The Witching Hour
by Anne Rice
This may be my all time favorite book. Ever. I first read this book when I was 9 years old. I skimmed through it, reading bits and pieces. As I got older, I kept picking this book up and re-reading it, gleaning more and more of the information contained within the text. So many different stories, so many different characters.
This book has it all: grand plantations, townhouses, a ghost story, family secrets, family history, witches, and a mystery to solve. This novel never fails to suck me in, transport me to the streets of the Garden District and into the Mayfair Family history. I have never been to New Orleans, but I know it would feel familiar if I visited. I would recognize the places in the novel that Anne Rice describes. It wouldn’t surprise me to see a twisted old woman sitting on a screened in porch in a rocking chair and know that she was Deirdre Mayfair, or see an old Englishman standing on a street corner and know it was Aaron Lightner. Anne Rice may not know it, but I think that she may have written one of the best books in literary history with The Witching Hour. I can’t ever get enough of it, that is the basis for a damn good novel: one that you never want to end.
This novel is epic, both in length and in the story. Dr. Rowan Mayfair discovers that she is adopted several years after the death of her adoptive parents and after the death of her biological mother, a woman she never even knew existed. Rowan is an heiress to a massive fortune and a large mansion in the Garden District in New Orleans. Along with the house and fortune, Rowan inherits a massive family with a long and twisted history and a family ghost.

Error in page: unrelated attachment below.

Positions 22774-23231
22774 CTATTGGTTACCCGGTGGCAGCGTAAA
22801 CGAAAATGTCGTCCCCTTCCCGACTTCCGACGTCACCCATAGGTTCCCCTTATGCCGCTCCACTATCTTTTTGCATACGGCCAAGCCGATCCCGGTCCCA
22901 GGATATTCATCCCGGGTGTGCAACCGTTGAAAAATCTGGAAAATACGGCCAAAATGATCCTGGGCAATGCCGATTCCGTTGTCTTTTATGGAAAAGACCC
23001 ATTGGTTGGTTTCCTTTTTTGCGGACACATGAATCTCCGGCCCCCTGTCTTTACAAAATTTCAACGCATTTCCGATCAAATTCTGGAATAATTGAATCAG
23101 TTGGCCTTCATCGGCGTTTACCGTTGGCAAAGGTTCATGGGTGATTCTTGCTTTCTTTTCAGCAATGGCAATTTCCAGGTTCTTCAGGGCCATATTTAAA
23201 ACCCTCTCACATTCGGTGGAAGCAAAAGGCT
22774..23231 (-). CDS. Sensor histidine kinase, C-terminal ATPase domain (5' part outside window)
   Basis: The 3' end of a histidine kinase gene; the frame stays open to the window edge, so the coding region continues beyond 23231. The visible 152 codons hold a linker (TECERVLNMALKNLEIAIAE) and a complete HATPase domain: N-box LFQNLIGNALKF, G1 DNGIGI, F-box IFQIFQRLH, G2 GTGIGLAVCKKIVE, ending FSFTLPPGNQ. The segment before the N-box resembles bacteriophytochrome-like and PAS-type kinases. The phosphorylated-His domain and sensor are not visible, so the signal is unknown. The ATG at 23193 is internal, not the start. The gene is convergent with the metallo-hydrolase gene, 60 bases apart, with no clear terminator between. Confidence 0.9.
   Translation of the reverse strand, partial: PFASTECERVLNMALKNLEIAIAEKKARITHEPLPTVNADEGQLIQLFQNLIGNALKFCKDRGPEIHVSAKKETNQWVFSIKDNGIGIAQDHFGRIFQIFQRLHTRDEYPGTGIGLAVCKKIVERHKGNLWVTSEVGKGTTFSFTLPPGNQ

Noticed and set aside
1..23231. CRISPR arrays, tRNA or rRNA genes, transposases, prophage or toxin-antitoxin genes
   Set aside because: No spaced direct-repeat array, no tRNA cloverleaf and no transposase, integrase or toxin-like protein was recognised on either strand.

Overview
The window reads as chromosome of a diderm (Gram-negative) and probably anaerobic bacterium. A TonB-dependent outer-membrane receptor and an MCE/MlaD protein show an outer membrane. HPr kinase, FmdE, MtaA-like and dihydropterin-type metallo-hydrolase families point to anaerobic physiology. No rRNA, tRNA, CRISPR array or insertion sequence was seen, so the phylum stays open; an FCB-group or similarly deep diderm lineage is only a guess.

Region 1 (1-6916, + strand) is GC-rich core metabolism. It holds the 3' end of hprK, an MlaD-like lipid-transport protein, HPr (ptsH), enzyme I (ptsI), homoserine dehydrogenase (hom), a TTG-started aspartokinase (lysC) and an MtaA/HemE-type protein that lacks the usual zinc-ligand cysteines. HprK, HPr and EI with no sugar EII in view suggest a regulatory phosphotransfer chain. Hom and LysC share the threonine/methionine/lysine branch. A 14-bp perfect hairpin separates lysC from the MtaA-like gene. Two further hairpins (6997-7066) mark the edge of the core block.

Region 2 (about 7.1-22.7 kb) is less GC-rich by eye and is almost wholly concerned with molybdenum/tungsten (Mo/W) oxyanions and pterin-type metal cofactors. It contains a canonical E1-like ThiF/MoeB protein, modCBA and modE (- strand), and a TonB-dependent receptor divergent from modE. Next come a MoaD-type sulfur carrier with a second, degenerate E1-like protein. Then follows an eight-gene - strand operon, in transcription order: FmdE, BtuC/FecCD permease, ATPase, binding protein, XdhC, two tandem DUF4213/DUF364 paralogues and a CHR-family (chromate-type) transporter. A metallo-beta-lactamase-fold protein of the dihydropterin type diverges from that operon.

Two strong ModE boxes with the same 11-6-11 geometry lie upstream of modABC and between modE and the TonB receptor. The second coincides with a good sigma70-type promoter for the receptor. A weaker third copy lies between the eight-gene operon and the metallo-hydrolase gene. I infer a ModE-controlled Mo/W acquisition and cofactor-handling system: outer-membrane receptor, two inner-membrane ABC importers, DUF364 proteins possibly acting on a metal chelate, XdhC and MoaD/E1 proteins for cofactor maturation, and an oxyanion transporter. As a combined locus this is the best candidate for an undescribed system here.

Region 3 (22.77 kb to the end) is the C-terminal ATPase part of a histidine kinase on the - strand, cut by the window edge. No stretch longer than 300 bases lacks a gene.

All of Anne Rice’s characters throughout the novel have a tendency to leap off the page and become real for the reader. I can almost hear their voices, accents and inflections in the dialogue, as if I was watching a mini-series in my head. With each re-read of this book, I enjoy it more and more. With each turn of the very last page, I feel as though I have uncovered yet another dark secret from within the novel. A sense of accomplishment comes every time I read the last few words.
Not only have I read this novel over and over again, I have also read every other novel Anne Rice has published to date. I think this book shines brighter than any of her other novels or series. Don’t misunderstand me, I loved reading her other novels, but this one has always seemed like the best of the best. One of the characters in The Witching Hour, Michael Curry, re-reads Charles Dickens’ Great Expectations over and over again because it is his favorite book and never fails to capture his imagination. I feel the same way about The Witching Hour and read it any time I need to escape from reality.